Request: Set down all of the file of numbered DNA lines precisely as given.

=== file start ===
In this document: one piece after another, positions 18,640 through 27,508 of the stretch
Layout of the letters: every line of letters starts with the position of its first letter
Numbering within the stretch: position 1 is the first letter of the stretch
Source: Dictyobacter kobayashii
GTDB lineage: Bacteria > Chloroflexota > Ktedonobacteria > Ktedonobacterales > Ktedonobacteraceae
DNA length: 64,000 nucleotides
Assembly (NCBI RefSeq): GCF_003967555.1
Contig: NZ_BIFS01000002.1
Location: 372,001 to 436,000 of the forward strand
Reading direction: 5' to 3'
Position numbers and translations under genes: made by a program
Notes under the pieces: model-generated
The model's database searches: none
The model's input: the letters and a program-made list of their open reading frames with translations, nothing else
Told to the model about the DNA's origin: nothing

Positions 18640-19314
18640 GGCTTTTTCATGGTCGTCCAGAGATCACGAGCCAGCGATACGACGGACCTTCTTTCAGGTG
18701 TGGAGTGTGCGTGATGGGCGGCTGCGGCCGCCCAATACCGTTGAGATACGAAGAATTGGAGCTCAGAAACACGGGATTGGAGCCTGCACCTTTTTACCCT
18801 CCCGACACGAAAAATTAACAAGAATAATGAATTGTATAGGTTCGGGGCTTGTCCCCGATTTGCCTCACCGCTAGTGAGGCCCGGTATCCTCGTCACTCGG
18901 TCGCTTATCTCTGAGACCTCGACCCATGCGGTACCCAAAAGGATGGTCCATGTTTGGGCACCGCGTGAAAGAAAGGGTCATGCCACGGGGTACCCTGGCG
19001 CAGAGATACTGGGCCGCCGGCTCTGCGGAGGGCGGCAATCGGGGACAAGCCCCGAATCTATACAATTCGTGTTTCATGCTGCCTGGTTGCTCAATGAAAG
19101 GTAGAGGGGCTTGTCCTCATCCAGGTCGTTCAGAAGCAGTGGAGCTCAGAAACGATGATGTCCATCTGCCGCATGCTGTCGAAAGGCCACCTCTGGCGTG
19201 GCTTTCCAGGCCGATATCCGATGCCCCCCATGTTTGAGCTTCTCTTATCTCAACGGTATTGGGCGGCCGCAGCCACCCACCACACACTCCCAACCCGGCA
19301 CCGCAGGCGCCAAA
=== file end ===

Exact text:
In this document: one piece after another, positions 18,640 through 27,508 of the stretch
Layout of the letters: every line of letters starts with the position of its first letter
Numbering within the stretch: position 1 is the first letter of the stretch
Source: Dictyobacter kobayashii
GTDB lineage: Bacteria > Chloroflexota > Ktedonobacteria > Ktedonobacterales > Ktedonobacteraceae
DNA length: 64,000 nucleotides
Assembly (NCBI RefSeq): GCF_003967555.1
Contig: NZ_BIFS01000002.1
Location: 372,001 to 436,000 of the forward strand
Reading direction: 5' to 3'
Position numbers and translations under genes: made by a program
Notes under the pieces: model-generated
The model's database searches: none
The model's input: the letters and a program-made list of their open reading frames with translations, nothing else
Told to the model about the DNA's origin: nothing

Positions 18640-19314
18640 GGCTTTTTCATGGTCGTCCAGAGATCACGAGCCAGCGATACGACGGACCTTCTTTCAGGTG
18701 TGGAGTGTGCGTGATGGGCGGCTGCGGCCGCCCAATACCGTTGAGATACGAAGAATTGGAGCTCAGAAACACGGGATTGGAGCCTGCACCTTTTTACCCT
18801 CCCGACACGAAAAATTAACAAGAATAATGAATTGTATAGGTTCGGGGCTTGTCCCCGATTTGCCTCACCGCTAGTGAGGCCCGGTATCCTCGTCACTCGG
18901 TCGCTTATCTCTGAGACCTCGACCCATGCGGTACCCAAAAGGATGGTCCATGTTTGGGCACCGCGTGAAAGAAAGGGTCATGCCACGGGGTACCCTGGCG
19001 CAGAGATACTGGGCCGCCGGCTCTGCGGAGGGCGGCAATCGGGGACAAGCCCCGAATCTATACAATTCGTGTTTCATGCTGCCTGGTTGCTCAATGAAAG
19101 GTAGAGGGGCTTGTCCTCATCCAGGTCGTTCAGAAGCAGTGGAGCTCAGAAACGATGATGTCCATCTGCCGCATGCTGTCGAAAGGCCACCTCTGGCGTG
19201 GCTTTCCAGGCCGATATCCGATGCCCCCCATGTTTGAGCTTCTCTTATCTCAACGGTATTGGGCGGCCGCAGCCACCCACCACACACTCCCAACCCGGCA
19301 CCGCAGGCGCCAAA